While the high mechanical strength, processability and degradability of these polymers make them attractive materials, their surface properties are a significant problem.
To improve the biocompatibility of these materials, surface modification and coatings are needed to chemically functionalise these largely inert polymers for use as scaffolds. The modification and coating of these materials often requires several processing steps to accomplish the required material coating. For example, surface modification typically includes a surface activation step followed by the coupling of the desired biomolecule. As the active surface of the scaffold includes the pores, access to the pores during the surface activation and coating steps is essential. Furthermore, the manufacture and use of modified surface substrates require a sterilisation method to finalise the product for use. However, conventional sterilisation methods such as steam, radiation and ethylene oxide negatively impacts the physical properties of scaffolds. As with the modification and coating methods, the sterilisation method is also required to access the pores of the scaffold without affecting the stability of the modified surface and the scaffold.
According to FDA guidelines on current good manufacturing practice, sterilisation prior to further processing under aseptic conditions provides an acceptable level of sterility provided that proper controls are in place. As mentioned above, adequate sterilisation of porous scaffolds by traditional methods such as gamma radiation, ethylene oxide, electron beam and ultra violet radiation all lead to unacceptable levels of degradation of bio-degradable scaffolds such as polyesters e.g. PLGA.
Hence, there is a need to be able to treat the surfaces of the highly porous polymeric materials to be used as scaffolds.
SUMMARY OF THE INVENTION
In order to improve the usability of scaffold material of a porous polymeric nature, the invention provides an apparatus for treating a porous polymeric scaffold including an enclosure; a support for at least one porous polymeric scaffold, and at least one application outlet within the enclosure for applying a liquid agent onto the top of the at least one porous polymeric scaffold; each porous polymeric scaffold having at least one application outlet directed at its upper surface.
The apparatus according to this aspect of the invention may be used to apply a liquid agent which contains a surface treatment agent for modifying or coating the pores of the scaffold material. The liquid agent may contain one or more biomolecules for attaching to the pore surfaces of the scaffold or a sterilisation agent which has little degradative effect on the scaffold material.
The porous polymeric scaffold used in the apparatus may have been treated prior to use in the apparatus of the present invention to wet the pore surfaces within the scaffold material. The scaffold material which is preferably supported on a drained platform is preferably supported above a liquid catchment area within the enclosure. The drained platform which is preferably apertured but may be simply contoured to prevent pooling of liquid agent around the base of the scaffold. The liquid catchment area is below the lower surface of the scaffold enabling liquid agent applied to the top surface of the scaffold material to flow through the scaffold into the catchment area only under the influence of gravity and capillary forces within the scaffold.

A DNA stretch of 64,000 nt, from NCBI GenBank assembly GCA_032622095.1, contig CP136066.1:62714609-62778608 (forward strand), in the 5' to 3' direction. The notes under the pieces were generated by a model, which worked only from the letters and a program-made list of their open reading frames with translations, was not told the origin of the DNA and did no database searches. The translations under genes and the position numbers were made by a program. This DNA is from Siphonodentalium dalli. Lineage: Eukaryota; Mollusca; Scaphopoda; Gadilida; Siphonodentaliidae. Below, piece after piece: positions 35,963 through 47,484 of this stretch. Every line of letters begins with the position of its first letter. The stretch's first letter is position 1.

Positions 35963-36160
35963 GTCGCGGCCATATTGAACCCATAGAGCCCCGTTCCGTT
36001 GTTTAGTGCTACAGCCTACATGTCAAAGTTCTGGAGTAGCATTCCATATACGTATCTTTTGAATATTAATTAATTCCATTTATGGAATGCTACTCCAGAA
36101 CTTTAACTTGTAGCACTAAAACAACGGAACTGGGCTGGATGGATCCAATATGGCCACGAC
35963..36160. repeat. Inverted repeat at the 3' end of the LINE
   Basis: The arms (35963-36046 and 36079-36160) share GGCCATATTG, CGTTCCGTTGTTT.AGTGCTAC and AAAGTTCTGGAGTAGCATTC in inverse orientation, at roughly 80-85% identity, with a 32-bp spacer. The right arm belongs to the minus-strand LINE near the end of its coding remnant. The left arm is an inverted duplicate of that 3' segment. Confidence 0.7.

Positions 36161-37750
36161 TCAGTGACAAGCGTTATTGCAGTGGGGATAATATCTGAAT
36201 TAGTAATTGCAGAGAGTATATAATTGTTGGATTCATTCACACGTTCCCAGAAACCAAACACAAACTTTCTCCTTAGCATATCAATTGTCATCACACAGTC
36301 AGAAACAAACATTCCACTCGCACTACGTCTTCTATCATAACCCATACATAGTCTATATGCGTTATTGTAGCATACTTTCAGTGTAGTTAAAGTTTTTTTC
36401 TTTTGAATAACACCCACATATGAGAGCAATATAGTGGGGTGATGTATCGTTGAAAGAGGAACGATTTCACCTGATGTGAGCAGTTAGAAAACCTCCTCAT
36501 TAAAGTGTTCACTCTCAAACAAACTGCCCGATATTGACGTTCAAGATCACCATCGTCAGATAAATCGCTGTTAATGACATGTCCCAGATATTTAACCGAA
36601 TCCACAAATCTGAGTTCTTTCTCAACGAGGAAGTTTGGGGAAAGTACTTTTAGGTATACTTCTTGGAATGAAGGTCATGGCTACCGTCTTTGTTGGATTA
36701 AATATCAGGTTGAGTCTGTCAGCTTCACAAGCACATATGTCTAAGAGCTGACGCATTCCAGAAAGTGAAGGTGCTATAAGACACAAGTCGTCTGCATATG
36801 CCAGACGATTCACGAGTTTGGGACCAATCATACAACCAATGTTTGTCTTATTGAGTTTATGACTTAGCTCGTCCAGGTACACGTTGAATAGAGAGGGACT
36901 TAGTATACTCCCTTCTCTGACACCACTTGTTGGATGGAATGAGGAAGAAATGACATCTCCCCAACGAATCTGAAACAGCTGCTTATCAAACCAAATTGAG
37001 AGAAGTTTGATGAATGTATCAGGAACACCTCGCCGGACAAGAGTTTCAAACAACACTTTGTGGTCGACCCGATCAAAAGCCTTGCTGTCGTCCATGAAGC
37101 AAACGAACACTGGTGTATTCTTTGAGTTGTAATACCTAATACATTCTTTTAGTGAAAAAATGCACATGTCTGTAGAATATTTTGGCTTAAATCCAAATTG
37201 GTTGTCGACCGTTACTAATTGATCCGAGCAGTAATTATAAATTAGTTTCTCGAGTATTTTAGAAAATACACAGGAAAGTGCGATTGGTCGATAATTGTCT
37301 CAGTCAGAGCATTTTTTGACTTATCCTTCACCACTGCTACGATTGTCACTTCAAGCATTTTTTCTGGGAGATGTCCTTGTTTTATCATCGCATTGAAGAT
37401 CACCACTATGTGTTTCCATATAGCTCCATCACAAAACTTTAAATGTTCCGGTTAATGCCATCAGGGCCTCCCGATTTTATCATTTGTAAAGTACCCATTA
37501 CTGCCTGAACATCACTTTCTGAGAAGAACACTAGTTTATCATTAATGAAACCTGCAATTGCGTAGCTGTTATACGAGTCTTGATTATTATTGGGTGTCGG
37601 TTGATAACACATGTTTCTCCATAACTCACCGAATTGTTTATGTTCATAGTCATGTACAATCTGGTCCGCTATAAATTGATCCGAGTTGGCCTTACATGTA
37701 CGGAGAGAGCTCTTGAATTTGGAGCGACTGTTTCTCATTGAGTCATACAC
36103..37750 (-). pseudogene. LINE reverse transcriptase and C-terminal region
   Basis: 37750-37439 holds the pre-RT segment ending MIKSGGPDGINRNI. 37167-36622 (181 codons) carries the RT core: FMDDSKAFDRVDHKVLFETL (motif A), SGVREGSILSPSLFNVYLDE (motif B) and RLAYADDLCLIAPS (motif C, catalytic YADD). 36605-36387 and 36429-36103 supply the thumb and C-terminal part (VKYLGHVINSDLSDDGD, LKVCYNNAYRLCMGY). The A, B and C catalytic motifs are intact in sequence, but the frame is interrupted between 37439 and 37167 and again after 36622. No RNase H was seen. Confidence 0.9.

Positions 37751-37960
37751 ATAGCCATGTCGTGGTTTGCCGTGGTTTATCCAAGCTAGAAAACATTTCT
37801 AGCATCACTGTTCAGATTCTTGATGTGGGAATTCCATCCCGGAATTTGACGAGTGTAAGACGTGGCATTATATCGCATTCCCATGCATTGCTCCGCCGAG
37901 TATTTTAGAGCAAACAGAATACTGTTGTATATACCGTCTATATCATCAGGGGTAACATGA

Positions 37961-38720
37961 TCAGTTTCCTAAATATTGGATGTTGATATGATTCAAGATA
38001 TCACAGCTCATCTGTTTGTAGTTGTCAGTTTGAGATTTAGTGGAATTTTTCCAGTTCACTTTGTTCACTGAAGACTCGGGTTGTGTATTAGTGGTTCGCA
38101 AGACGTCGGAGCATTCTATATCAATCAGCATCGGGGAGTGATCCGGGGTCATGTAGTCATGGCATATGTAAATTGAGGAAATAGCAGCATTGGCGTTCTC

In one preferred form of the invention the liquid agent is supplied to a manifold within the enclosure. The manifold may communicate with at least one application outlet within the enclosure to supply the liquid agent to the porous polymeric scaffold.
In an alternative form of the invention, the liquid agent may be supplied to the enclosure by a plurality of conduits corresponding to the number of application outlets within the enclosure.
In another aspect of the invention, there is provided a method of treating the pores of a porous polymeric scaffold including the steps of wetting the pores of a porous polymeric scaffold and applying a liquid agent to the upper surface of the scaffold, the liquid agent passing through the pores of the polymer scaffold into a region below the scaffold.
In the method, the pores of the scaffold are subjected to a wetting process in which the pores are either soaked in a wetting solution or the wetting solution is otherwise forced into the pores by pressure or vacuum. Hence when placed onto the apertured support, the wetting solution is able to drain or begins to drain from the scaffold prior to the application of the liquid agent.
It is preferable that substantially all of the sides of the scaffold are physically unrestrained during the method of the invention. It is believed that by providing a form of side restraint on the scaffold that channelling may possibly occur between the restraint and the side of the scaffold resulting in inadequate flow through the pores of the scaffold. It is intended that all of the flow of liquid agent occur into the top surface of the scaffold through the pores, exiting the base of the scaffold under the action of gravity and capillary forces.
In a preferred form of this invention, the method is carried out in an enclosure containing at least one wetted porous polymeric scaffold, the enclosure having at least one outlet for delivery of liquid agent to the top surface of each scaffold.
The liquid agent may be a sterilizing agent such that this aspect of the invention provides a method of sterilizing the porous polymeric scaffold. Alternatively the liquid agent may contain a biomolecule for attaching to the pores of the scaffold to chemically functionalise the porous surfaces of the scaffold.
Sterilization of the apparatus, prior to treatment of the scaffold, occurs by initially adding a sterilizing agent as the treatment solution to sterilize the liquid contacting surfaces. The non-liquid contacting surfaces within the enclosure are preferably sterilized by supplying a sterilizing gas or aerosols of the sterilizing agent to the enclosure via a gas inlet into the enclosure.